11. Vic and all his help this week!
There were four days in a row that I experienced a lot of back pain making it very difficult to do the normal things I would do. He really pitched in. The fifth day, the pain just disappeared overnight. Yes, I am very, very thankful!

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Wednesday, April 22, 2020

Six Sentence Stories - Bridge

Sometimes I feel like writing gets one from point A to point B in one's life, kind of like a bridge does. I am thankful for blog hops, such as this one hosted by Denise of Girlie on the Edge's Blog. I am linking my post to Six Sentence Stories - Bridge

In the summer it was possible to see the rust-colored bottom of the creek, unless the cows, on their way to being milked, had just plodded through and stirred up the creek bed with their hooves.

She was always on the lookout for the glimmer of an agate which may have traveled downstream during the times when the creek rose and flooded over its banks. 

Much of the stream meandered amongst tree roots which fought to retain their own claim to the soil especially during what was jokingly referred to as the monsoon season. 

Some of the larger roots cradled pools of water and provided a shady refuge for an occasional trout or two during fishing season.

When the water level was low and not so swift, she could feel the coolness of the water as it pressed her knee-high black rubber farm boots against her legs, and she felt completely safe forging the stream, knowing the water wasn’t anywhere near as high as the top of her boots.

It was quite another matter in the winter when she had to walk the plank by crossing the make-do bridge comprised of a single slippery 2” x 8” weathered board resting on the soggy creek banks not much higher than the murky, turbulent, roiling water just to do a single but necessary chore on the other side.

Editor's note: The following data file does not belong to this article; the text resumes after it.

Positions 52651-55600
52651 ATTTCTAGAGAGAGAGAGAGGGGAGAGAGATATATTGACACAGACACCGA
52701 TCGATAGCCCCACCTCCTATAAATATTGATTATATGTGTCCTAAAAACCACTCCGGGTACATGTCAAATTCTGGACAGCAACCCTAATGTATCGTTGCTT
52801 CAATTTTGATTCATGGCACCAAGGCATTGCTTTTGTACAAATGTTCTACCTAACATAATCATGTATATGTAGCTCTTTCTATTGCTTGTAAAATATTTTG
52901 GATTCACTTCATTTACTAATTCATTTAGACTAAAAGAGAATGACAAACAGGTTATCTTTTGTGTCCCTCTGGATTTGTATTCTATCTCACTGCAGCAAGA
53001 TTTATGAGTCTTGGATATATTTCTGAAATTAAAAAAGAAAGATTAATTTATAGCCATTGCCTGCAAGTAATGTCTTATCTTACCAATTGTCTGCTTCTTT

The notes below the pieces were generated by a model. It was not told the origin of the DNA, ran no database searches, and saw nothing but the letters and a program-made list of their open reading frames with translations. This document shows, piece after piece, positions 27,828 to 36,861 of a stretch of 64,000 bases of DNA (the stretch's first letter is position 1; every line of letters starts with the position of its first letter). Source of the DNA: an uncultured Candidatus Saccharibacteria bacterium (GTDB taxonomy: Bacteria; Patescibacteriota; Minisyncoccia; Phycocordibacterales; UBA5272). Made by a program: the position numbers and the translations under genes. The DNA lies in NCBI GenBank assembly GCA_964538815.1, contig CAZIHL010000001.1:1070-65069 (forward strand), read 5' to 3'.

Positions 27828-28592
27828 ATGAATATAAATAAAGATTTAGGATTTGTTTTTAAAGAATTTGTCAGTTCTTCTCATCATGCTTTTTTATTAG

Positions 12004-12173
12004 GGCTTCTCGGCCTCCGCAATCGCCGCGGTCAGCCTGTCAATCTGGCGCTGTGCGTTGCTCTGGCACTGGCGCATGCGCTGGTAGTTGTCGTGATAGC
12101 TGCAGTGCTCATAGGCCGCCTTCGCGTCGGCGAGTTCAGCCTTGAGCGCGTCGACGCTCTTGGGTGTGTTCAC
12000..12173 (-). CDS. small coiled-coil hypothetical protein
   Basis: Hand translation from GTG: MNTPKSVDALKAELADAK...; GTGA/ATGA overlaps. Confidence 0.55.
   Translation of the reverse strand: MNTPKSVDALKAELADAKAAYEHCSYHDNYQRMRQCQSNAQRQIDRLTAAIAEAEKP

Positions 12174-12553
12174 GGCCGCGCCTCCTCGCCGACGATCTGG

Saturday, April 18, 2020

Ten Things of Thankful

What kind of a mood are you in this weekend? I hope there is a little room for feeling thankful and if you are that you will join us at the Ten Things of Thankful blog hop hosted by Kristi of Thankful Me. This has been an interesting week for me, so I am going to get started. There are flowers throughout the post just because it is spring, and I couldn't resist adding them.

1. Contacts from two distant cousins 
This week I received a phone call from a second cousin on my Dad’s side of the family and a message from second cousin once removed on my Mom’s side. This wasn’t my first time to discuss family history with them, but I enjoy these communications so much. Somehow it makes me feel that my parents are looking down on me and wanting me to have these ongoing family communications. 

Apple blossoms

2. Group family texts and Zoom conferences

3. Patterns and Youtube demos of how to make items
I cut out fabric for two different styles of face masks this week and completed four of one style today, except for putting in the filters. Hopefully the filter material will arrive by the end of the month or sooner. After completing the masks today, I decided I probably should have considered making the pattern a little smaller for me, but oh well, I’ll be sufficiently covered. HaHa! The other pattern actually comes in two different sizes. I’ll be making three of the larger size and three of the smaller size. After putting on the masks I just completed, I think a lighter gauge of galvanized wire will make the upcoming masks slightly more comfortable. Note: Galvanized wire doesn’t rust after  repeated washings of the masks.